Medical Companies are constantly looking to find the fastest and most effective way to cure patients while still managing to minimize harmful side effects. However, the immense pressure to get the product to market often causes these companies to take shortcuts. Medtronic, a medical device company that developed the “Infuse Bone Graft,” is learning this lesson the hard way.

What is an “Infuse Bone Graft”?

According to Medtronic’s website, an “Infuse Bone Graft” is a surgical procedure designed to stimulate bone growth. The procedure requires combining a genetically engineered protein that is naturally found in the human body, which regulates bone growth and healing, with a natural carrier for delivery. The natural carrier releases the protein over time and also provides a framework for new bone to grow into, where it is later absorbed and replaced by bone. An “Infuse Bone Graft” is beneficial because it eliminates the need for a painful pre-surgery harvest surgery that requires bone to be removed from a different part of your body (generally your hip) to help repair your bone fracture.

Has the FDA Issued any Warnings on the “Infuse Bone Graft” Procedure?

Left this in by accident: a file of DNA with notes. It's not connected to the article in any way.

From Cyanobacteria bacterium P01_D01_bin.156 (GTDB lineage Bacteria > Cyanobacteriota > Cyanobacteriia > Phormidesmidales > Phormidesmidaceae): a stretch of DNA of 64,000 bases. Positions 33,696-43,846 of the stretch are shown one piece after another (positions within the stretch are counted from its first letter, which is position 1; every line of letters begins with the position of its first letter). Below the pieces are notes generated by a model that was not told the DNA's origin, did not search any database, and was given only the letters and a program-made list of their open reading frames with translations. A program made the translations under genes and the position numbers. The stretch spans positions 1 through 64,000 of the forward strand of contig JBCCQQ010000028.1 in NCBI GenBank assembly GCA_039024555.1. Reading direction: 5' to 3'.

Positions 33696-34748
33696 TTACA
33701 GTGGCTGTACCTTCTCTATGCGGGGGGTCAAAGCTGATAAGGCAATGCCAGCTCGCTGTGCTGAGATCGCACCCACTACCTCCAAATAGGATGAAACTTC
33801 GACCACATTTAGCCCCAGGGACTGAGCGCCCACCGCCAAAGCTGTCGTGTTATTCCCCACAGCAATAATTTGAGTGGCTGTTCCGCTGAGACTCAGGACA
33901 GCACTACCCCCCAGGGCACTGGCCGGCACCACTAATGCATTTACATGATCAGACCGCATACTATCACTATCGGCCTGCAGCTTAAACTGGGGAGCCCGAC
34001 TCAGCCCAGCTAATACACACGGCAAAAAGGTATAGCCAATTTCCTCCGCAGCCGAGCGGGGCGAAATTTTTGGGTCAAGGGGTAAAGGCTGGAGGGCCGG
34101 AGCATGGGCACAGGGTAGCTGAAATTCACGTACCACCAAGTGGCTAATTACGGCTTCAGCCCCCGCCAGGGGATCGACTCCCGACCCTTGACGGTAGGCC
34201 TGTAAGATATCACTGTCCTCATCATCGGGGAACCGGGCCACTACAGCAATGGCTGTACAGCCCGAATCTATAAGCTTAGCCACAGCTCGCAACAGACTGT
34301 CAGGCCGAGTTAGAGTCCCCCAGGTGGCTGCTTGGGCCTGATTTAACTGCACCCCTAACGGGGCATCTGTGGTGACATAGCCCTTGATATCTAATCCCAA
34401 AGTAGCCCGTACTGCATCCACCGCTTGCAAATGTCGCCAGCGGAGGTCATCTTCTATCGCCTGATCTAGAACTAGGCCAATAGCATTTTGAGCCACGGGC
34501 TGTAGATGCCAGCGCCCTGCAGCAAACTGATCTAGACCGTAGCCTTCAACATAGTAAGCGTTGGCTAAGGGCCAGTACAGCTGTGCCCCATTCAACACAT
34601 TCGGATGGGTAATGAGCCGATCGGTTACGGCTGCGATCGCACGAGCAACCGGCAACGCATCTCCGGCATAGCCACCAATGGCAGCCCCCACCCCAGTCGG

In 2008, six years after the FDA approved the “Infuse Bone Graft” for cervical procedures, the FDA issued a public health warning to practitioners. The warning pointed out of multiple life threatening side effects that accompany an “Infuse Bone Graft” procedure when used in the cervical spine. The warning mentioned over 30 documented cases of harmful side effects from the procedure. The side effects included swelling of the neck and throat tissue causing airway passages to become obstructed as well as nerve damage to the neck. In order to mitigate the risk and citing the lack of safety and effectiveness of these procedures the FDA recommended practitioners use alternative forms of treatment.

Did Medtronic Pay Off Doctors?

Today, U.S. Senators are questioning whether Medtronic paid doctors who lead clinical trials on the “Infuse Bone Graft” so they wouldn’t disclose side effects stemming from the procedure. The ramifications of this case could be enormous for Medtronic because they face both a strict products liability lawsuit as well as charges of fraud. In a fraud case Medtronic could potentially be subject topunitive damages.


What do you think? Does eliminating a painful harvest surgery outweigh the possible life-threatening complications of an “Infuse Bone Graft” in a cervical procedure? Should Medtronic be liable for punitive damages in a civil lawsuit if convicted of fraud?